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Tomb Raider: Underworld for OS X review

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Genre: Third-person action adventure
Developer: Crystal Dynamics
Mac Port By: Feral Interactive
Minimum System Requirements: OS X 10.6.8, 1.8GHz Intel processor, 3GB RAM, 8GB hard disk space, 128MB VRAM, DVD drive, mouse
Review Device: 3.2GHz Intel Core i3 iMac, 4GB RAM, 512MB Radeon HD5670 graphics card
Price: $25.00
Availability: Out now

There’s something comforting about going back to a Tomb Raider game on the Mac these days. I tried playing them on the Wii and DS, and couldn’t really get into them. I’m not sure if that’s because I didn’t like the controls or didn’t like the games, but they just didn’t feel right. And even now that Tomb Raider games practically beg you to have a game pad, they’re still a natural fit for computer gaming.

The latest is Feral Interactive’s recent release of Tomb Raider: Underworld. The gameplay is familiar, but modernized enough to not feel dated; you’re still exploring vast tombs and ruins at impossible locations that defy logic, and you’re still killing all manner of jungle animals and mythic creatures along the way.

Tomb Raider: Underworld

A story drives your raiding, and it seems like it’s the continuation to something. I didn’t really follow it, but I can’t recall if this is because I didn’t play the previous game or if it just wasn’t worth remembering. I don’t care about Lara’s past, I guess, or how that past affects her relationship with her mom, who may or may not be dead. Lara’s very much an “in the now” type character for me. I need her to flip across that bar to rech that ledge to climb that wall to flip that switch to open that gate to kill that giant octopus to get whatever that thing is that Thor left behind. How she feels about her mom along is something she needs to work out on her own.

Tomb Raider: Underworld

The Tomb Raider games worked their way into a tricky but typical gaming conundrum; how do you keep a series fresh without altering the core gameplay? Make the sequels too similar, and they’re criticized for being stale. Bring in too many new features, and their attacked for not being faithful to the series. As such, Tomb Raider wavered over the years, but Underworld seems to have struck a decent balance. Most of the innovations come in graphics power and in new abilities for Lara (pulling down statues with the grappling hook is oddly satisfying, even if you only get to do it when the game requires you to).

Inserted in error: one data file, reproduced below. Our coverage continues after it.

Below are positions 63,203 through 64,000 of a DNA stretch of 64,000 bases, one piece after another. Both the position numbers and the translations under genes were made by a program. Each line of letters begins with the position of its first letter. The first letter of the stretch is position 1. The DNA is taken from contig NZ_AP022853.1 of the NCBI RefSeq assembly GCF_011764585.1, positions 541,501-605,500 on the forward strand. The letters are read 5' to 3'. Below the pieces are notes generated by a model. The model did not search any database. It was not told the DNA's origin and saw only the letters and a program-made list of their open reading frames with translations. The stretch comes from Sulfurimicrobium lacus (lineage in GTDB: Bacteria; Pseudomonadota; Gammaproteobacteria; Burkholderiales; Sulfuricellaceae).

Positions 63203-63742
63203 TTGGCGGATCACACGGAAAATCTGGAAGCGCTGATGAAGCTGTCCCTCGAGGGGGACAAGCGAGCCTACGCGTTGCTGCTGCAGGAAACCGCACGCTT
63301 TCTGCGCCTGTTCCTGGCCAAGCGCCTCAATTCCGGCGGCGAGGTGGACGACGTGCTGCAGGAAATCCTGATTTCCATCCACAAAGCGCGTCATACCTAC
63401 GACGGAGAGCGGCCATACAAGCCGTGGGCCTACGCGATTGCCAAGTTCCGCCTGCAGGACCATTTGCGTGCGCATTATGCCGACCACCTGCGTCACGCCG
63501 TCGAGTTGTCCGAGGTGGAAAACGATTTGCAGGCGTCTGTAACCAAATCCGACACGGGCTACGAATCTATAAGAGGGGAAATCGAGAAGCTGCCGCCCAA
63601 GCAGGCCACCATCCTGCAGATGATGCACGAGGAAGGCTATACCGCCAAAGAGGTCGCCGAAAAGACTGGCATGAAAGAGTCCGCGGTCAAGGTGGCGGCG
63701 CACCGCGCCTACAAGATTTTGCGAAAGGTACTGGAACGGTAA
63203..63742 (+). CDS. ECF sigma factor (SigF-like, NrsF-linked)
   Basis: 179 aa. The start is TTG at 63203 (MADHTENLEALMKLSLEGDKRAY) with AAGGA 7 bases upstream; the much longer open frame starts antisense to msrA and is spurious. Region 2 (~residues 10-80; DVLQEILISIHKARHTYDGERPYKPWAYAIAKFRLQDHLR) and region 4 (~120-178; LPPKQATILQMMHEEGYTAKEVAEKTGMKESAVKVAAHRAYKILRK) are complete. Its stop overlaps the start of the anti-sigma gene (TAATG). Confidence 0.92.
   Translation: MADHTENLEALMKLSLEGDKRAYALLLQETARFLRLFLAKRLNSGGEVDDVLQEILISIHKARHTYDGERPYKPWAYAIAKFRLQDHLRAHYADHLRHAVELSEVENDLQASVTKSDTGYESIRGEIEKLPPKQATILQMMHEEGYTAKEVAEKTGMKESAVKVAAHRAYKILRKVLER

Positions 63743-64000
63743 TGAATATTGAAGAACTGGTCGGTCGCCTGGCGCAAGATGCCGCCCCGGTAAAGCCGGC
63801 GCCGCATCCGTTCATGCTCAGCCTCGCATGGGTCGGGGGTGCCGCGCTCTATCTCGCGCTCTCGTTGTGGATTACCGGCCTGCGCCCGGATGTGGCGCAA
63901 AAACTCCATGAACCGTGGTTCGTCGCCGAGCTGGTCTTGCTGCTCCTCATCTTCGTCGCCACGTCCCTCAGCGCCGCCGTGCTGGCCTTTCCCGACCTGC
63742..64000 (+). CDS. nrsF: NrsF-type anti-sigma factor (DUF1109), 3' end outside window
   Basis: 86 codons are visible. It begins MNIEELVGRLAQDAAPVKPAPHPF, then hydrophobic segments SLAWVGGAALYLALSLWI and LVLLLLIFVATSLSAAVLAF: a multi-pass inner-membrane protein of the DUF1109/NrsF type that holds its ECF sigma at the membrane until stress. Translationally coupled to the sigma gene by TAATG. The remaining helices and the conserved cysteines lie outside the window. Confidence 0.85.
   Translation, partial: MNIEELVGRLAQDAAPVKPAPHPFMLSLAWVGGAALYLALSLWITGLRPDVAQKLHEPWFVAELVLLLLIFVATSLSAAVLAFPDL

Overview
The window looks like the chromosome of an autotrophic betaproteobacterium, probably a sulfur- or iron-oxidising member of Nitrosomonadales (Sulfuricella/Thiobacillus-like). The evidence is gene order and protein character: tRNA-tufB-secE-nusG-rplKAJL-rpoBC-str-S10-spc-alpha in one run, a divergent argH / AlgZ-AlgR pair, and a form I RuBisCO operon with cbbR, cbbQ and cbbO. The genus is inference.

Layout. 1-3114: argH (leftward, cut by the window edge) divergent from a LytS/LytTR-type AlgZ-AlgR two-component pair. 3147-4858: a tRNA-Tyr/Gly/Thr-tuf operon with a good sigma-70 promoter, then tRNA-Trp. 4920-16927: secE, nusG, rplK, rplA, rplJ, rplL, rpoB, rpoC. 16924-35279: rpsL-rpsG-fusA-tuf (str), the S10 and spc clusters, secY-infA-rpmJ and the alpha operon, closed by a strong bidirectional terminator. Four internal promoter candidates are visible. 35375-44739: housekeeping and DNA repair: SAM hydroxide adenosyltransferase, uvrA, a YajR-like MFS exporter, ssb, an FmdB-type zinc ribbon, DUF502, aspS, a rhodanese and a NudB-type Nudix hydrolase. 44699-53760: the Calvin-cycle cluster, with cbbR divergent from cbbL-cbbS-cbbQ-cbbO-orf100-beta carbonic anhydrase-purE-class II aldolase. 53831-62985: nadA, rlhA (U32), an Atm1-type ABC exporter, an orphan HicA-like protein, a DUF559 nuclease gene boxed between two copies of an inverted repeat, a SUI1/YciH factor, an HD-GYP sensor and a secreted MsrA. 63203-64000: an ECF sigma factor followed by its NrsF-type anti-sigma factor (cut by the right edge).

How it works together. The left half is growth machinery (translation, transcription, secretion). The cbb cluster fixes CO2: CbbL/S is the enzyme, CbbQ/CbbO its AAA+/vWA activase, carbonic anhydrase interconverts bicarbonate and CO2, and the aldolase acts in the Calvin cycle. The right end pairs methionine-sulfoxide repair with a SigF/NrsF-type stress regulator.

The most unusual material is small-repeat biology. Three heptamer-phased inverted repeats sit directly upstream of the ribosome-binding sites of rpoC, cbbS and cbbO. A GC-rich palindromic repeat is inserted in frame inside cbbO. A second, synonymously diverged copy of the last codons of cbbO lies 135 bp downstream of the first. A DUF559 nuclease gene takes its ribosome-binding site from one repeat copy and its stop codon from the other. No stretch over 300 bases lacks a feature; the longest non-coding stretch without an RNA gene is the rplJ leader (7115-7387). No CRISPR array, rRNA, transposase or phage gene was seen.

Thankfully, she also still explores. The best Tomb Raider moments have always come when you enter a vast cavern and have to figure out what to manipulate in order to get from here to there. There’s plenty of that in Tomb Raider Underworld, and you get a new active sonar map to help you navigate the environment (and find the hidden artifacts along the way). This happens across a wonderful set of locations. You start underwater, battling sharks and the aforementioned giant octopus, which you defeat not by shooting it, but by solving environmental puzzles. This, I like; if a giant octopus can be killed with bullets, then what was the point of making it giant?

We resurface to go to Thailand, Mexico, Norway, Lara’s house, back under water, and so on. Each location is wonderfully fleshed out, if not a bit linear; there’s always just one way to get to where you need to be, although you’ll likely spend a lot of time running and jumping around trying to find it.

Tomb Raider: Underworld

It helps that the game looks so great. Not just the fully detailed environments, but Lara herself (and the other characters, I guess). They haven’t quite approached the uncanny valley, thank goodness—they still look like computer characters in a computer game—but the movement is smooth and natural, and the lighting/water effects are easily the best I’ve seen in a Tomb Raider title. I also like that they bothered to make Lara look like she’s really exploring jungles, in that she’s actually dirty for much of the game. She’s sweaty and muddy, which may actually kill the fun of watching her butt. Thank goodness she’s clean and shiny in those water levels, eh?

Tomb Raider: Underworld

Finally, we get a good balance of game play vs. cut scenes. The latter serve as more of a break than an interruption, which is a sign of good development. After conquering a vast tomb, the cinematics feel sort of like a reward, and some of them are quite touching if you’ve been paying attention to the story.

I thoroughly enjoyed Tomb Raider: Underworld; it’s easily my favorite since Tomb Raider II, which is going a long way back. This may be kind of selfish, though, as I mostly liked it because it’s exactly what I want a Tomb Raider game to be: fun exploration and puzzle solving with a bit of combat and a wonky story to tie it all together. I’m comfortable in my assessment, though, because I have the feeling that’s exactly what most Tomb Raider fans want. If you’re among them, Tomb Raider Underworld is a must-own game, especially at only $25.

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Tomb Raider Underworld review
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